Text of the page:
TWO Tory MSPs have said sorry for accusing Justice Secretary Keith Brown of misleading parliament about unsolved murders. 

Russell Findlay, the party’s community safety spokesman, blamed “duff information” from Police Scotland for the error.

The row started in November, when he sent a statement to media outlets with the accusation, based on a freedom of information request from police about the number of outstanding unsolved murders in Scotland.

Brown had previously said there were no unsolved murders outstanding in Scotland, which the Tories deemed to be misleading – however, the figures divulged to the party instead referred to the number of “unresolved” murders, showing 181 since 2013-14.

The definition of unresolved homicides extends much wider than for those deemed to have not yet been solved, and can include crimes currently making their way through the justice system.

Findlay said he was told the information was incorrect after it had been sent to the press and the Tories had tweeted about it on the party’s official account.

A revised freedom of information request was sent to Findlay three days after stories appeared in the press, citing that – at the time – there were three “undetected” murders in Scotland.

No follow-up statement was made regarding the data and the tweet remained online as of Thursday morning.

The National:

READ MORE: Tory MSPs apologise to Keith Brown over 'unsolved murders' slur

During a debate in Holyrood on Wednesday, the Justice Secretary raised the error with Findlay, who later apologised.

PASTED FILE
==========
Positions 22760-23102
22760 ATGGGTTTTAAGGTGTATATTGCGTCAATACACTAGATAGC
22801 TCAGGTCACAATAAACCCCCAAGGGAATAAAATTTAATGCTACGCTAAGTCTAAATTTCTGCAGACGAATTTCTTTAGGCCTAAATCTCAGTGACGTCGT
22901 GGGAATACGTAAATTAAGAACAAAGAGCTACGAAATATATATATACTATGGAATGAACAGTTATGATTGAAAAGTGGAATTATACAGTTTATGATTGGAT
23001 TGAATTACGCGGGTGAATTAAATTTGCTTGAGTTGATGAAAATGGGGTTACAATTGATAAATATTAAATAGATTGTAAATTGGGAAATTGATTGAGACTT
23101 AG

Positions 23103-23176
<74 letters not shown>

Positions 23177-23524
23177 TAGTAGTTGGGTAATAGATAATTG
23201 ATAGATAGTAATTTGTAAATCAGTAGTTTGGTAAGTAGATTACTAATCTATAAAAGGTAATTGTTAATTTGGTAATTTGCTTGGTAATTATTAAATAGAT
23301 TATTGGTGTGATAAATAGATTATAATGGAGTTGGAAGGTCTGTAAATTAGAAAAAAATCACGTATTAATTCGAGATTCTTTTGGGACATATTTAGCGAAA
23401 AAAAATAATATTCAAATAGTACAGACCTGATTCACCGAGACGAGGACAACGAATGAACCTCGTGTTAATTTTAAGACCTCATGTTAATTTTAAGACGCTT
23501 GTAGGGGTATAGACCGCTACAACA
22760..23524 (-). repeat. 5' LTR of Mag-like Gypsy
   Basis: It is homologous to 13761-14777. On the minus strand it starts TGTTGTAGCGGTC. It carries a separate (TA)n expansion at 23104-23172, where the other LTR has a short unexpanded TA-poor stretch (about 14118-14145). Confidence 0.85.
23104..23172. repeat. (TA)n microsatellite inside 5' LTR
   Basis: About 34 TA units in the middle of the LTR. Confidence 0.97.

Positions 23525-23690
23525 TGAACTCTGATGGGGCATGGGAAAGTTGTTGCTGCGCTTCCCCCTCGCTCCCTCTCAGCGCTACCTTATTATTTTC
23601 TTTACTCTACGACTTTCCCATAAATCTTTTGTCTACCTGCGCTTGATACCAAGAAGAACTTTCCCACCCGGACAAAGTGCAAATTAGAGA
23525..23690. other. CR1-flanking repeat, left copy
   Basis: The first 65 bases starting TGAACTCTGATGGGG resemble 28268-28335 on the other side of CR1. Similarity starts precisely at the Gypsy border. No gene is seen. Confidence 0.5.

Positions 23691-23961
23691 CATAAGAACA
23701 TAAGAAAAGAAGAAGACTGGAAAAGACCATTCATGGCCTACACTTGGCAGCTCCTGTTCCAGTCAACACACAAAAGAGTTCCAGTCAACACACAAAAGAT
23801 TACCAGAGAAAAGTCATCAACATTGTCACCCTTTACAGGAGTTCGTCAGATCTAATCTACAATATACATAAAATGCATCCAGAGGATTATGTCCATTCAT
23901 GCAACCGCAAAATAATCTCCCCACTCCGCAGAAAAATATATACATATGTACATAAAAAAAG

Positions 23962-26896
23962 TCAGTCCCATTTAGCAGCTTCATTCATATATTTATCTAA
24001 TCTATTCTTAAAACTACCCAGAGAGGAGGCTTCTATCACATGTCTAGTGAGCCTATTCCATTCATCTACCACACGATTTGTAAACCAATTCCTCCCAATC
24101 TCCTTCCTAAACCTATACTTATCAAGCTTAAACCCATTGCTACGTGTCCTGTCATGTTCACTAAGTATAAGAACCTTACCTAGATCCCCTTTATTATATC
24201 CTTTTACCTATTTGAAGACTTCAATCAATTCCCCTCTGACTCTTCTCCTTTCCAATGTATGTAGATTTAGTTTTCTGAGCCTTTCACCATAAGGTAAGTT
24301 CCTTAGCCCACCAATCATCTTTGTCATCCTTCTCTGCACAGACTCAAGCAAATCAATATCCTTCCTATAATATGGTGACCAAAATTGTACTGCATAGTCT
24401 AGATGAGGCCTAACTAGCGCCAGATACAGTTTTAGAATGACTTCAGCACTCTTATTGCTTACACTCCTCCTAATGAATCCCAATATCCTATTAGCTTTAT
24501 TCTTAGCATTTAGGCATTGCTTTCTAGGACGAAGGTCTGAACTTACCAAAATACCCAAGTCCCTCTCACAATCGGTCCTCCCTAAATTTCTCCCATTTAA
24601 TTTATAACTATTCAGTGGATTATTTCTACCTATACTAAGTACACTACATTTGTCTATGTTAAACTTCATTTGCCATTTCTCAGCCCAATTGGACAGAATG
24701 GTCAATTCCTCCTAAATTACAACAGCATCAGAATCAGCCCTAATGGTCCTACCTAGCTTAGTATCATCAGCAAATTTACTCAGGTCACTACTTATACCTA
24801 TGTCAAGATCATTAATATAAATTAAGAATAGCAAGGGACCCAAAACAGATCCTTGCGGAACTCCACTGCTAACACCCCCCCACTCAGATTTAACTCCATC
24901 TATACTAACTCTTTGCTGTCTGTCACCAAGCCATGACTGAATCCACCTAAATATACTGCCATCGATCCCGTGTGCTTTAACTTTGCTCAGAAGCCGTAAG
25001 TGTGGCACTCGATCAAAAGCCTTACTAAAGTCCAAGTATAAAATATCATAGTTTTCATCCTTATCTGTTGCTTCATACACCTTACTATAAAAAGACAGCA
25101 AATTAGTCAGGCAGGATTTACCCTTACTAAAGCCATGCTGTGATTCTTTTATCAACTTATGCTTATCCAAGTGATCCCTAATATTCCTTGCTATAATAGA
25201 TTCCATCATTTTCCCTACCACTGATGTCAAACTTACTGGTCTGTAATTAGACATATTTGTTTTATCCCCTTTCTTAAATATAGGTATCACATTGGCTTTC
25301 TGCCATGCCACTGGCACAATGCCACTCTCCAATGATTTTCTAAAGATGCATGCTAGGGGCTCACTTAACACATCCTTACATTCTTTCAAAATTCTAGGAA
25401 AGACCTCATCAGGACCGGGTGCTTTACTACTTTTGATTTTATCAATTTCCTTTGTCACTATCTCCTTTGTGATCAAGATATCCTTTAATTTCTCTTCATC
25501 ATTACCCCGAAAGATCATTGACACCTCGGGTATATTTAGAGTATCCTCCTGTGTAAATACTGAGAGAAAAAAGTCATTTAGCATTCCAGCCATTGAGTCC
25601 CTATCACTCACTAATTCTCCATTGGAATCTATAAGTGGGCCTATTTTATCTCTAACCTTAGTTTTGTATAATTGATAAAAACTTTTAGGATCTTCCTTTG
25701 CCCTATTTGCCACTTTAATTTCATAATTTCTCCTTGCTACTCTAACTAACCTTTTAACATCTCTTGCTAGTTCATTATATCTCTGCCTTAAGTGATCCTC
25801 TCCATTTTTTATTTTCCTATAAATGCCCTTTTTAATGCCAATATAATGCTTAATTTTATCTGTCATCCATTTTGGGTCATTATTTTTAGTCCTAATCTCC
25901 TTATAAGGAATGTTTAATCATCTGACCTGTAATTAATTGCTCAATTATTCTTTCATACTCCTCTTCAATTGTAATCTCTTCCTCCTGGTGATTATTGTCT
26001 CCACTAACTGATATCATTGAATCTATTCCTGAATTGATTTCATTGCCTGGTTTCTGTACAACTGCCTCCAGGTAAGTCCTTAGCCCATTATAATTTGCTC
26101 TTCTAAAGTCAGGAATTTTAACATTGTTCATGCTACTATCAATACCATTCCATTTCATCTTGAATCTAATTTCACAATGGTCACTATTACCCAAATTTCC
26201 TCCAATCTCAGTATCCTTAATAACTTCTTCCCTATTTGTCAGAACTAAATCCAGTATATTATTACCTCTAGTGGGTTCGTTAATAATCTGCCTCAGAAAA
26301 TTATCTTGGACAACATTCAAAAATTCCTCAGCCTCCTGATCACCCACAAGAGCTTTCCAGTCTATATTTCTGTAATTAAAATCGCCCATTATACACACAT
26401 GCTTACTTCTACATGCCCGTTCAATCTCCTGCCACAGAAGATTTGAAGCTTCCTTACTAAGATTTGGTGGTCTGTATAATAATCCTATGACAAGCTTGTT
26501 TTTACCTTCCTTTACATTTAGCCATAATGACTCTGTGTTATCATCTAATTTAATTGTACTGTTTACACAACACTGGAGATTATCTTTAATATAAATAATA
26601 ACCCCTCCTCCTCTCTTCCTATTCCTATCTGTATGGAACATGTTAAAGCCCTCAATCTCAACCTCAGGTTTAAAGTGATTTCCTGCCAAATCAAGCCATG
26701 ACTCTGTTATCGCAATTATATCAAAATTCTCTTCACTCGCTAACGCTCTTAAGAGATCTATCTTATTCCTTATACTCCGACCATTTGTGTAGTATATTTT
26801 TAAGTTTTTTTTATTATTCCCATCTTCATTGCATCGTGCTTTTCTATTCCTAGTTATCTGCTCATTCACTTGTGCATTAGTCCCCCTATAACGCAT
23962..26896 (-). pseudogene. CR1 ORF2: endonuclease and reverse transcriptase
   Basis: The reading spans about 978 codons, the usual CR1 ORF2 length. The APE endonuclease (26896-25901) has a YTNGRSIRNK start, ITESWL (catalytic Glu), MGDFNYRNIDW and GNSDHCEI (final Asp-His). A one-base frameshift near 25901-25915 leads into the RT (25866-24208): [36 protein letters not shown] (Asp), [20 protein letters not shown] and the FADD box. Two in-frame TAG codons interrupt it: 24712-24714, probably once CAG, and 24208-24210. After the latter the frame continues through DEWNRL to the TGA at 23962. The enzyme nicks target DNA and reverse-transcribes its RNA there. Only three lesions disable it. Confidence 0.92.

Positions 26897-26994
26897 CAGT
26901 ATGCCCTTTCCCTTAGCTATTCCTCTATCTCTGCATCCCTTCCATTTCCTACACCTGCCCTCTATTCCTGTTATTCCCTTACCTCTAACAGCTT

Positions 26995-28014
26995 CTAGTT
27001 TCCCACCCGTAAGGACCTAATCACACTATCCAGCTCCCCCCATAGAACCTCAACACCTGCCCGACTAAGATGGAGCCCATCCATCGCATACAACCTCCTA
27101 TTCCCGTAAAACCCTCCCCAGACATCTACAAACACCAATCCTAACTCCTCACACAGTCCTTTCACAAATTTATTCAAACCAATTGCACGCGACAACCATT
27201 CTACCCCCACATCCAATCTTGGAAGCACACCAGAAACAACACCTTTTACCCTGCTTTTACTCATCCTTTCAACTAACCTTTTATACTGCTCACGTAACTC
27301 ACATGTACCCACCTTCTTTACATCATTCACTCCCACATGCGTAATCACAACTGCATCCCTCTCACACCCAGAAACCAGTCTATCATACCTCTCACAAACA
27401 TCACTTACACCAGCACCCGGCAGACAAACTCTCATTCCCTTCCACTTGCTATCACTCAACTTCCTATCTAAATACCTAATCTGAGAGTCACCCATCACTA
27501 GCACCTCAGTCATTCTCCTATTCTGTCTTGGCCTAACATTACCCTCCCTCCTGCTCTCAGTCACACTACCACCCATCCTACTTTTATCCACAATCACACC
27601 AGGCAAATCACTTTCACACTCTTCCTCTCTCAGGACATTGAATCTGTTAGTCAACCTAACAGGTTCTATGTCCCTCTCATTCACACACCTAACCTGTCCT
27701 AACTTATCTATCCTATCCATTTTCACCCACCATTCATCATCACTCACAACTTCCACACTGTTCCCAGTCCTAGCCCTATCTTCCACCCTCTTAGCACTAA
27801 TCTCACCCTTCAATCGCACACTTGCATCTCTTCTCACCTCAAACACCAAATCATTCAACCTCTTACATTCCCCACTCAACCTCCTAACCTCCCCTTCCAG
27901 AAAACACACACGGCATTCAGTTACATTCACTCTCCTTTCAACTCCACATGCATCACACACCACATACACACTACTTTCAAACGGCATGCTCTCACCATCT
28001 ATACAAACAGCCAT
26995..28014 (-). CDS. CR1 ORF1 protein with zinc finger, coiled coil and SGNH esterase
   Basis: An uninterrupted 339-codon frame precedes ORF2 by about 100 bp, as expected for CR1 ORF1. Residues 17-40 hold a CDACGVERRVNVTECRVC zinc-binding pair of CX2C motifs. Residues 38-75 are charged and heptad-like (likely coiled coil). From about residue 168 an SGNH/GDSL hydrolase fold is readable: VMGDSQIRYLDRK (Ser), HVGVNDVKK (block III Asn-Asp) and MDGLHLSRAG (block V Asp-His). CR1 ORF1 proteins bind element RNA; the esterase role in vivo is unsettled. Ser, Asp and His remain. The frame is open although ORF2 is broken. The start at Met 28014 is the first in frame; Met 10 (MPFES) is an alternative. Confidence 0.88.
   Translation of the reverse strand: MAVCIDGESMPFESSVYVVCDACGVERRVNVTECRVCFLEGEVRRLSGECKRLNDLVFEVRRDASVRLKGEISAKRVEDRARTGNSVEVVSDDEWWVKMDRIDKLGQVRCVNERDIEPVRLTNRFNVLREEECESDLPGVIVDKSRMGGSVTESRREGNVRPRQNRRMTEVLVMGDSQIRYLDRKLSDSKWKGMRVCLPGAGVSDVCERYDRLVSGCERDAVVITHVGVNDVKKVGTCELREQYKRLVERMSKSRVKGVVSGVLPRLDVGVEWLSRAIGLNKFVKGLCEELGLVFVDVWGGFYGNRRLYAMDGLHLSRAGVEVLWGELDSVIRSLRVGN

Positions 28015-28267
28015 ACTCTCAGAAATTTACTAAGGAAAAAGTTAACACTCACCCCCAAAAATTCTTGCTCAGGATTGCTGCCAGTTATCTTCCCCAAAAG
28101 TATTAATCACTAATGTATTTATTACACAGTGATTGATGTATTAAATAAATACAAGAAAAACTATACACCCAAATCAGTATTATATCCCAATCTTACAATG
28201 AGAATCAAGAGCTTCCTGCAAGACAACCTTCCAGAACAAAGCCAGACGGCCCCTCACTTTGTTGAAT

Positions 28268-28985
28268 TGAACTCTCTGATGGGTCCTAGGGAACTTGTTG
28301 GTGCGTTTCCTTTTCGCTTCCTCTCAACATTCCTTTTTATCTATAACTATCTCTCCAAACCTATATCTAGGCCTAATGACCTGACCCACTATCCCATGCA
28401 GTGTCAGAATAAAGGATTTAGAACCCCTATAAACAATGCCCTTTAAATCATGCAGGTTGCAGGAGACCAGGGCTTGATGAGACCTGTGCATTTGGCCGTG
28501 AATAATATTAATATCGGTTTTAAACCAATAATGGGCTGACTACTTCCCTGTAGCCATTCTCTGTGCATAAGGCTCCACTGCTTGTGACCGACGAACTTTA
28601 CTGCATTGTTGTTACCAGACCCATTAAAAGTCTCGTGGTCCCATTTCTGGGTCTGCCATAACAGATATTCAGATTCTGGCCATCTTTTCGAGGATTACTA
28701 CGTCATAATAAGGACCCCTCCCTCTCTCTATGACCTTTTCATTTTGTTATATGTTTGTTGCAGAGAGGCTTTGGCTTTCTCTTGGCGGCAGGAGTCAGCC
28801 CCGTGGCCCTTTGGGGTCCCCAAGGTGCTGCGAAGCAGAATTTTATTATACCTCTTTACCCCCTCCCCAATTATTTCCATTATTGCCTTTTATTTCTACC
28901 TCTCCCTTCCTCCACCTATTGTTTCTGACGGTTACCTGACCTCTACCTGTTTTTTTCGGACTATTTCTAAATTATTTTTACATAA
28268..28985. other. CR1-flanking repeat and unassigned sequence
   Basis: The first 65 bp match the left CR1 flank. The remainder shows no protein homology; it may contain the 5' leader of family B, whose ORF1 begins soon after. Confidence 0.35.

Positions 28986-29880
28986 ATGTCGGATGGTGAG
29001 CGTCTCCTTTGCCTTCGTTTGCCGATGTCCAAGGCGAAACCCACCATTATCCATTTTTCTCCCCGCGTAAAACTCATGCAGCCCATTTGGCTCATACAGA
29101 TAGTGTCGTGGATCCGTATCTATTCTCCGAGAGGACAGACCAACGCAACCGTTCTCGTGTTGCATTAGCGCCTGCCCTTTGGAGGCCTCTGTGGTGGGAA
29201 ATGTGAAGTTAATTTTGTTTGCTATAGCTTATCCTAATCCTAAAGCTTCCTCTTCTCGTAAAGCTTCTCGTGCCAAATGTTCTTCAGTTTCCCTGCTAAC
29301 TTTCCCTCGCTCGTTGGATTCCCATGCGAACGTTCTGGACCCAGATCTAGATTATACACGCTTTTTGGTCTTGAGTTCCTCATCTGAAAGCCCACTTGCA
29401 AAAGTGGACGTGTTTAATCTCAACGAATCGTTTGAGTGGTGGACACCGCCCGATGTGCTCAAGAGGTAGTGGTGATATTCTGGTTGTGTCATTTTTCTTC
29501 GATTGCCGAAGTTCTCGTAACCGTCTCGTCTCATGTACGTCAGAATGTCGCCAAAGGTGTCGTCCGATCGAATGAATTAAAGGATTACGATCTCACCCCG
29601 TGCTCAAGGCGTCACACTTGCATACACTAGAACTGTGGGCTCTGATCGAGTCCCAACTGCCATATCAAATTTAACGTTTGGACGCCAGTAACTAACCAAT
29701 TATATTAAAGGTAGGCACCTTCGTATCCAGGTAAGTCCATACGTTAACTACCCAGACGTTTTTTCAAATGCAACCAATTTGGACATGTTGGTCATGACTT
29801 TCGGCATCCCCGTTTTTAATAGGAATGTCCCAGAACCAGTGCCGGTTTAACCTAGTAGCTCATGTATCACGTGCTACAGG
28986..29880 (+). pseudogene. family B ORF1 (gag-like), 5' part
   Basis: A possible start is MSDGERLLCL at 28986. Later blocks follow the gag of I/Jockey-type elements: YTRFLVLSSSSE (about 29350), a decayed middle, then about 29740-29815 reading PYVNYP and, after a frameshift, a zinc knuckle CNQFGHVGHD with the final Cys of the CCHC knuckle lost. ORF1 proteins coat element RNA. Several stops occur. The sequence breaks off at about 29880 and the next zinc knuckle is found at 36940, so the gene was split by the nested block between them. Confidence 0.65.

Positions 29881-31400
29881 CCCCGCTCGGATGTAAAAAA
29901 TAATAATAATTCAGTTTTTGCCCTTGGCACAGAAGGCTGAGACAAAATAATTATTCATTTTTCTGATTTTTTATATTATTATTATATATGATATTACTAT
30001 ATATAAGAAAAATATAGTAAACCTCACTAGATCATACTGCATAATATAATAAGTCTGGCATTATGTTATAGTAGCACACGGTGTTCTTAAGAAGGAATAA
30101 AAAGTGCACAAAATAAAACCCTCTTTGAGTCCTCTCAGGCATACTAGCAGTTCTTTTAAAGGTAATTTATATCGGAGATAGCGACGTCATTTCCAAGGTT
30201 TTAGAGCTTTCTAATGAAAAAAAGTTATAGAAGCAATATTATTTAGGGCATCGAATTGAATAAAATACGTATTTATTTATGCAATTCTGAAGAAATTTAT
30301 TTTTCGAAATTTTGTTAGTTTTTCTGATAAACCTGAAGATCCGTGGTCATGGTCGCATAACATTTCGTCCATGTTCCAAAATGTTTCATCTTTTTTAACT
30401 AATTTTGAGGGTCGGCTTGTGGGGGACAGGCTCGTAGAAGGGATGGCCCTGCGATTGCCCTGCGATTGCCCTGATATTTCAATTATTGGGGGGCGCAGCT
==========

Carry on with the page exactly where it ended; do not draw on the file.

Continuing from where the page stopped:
Brown said: “Last year, I was accused by Russell Findlay of having misled Parliament on figures on homicide.

“He said that I was ‘staggeringly wrong and irresponsible’, that I disrespected ‘victims and their families’, that I ‘just parroted duff information fed to him by advisers’ and that I ‘must now do the right thing and say sorry’.

“I ask him whether he would like to stand up … and repeat that charge, or whether he wants to apologise for it.”

Findlay said: “It relates to the very point that the Cabinet Secretary made. I now remember the exact information to which he referred.

“The issue was due to duff information that we received from Police Scotland, which duly phoned me at the weekend, on a Sunday, to tell me that the information was incorrect. If I repeated the wrong information that we received, I apologise.”

Tory MSP Craig Hoy also apologised to Brown, after initially ignoring calls to do so.

“I echo Mr Findlay’s apology,” he said.

“I simply retweeted his tweet and I apologise for doing so.”

The Justice Secretary commended both MSPs for their apology.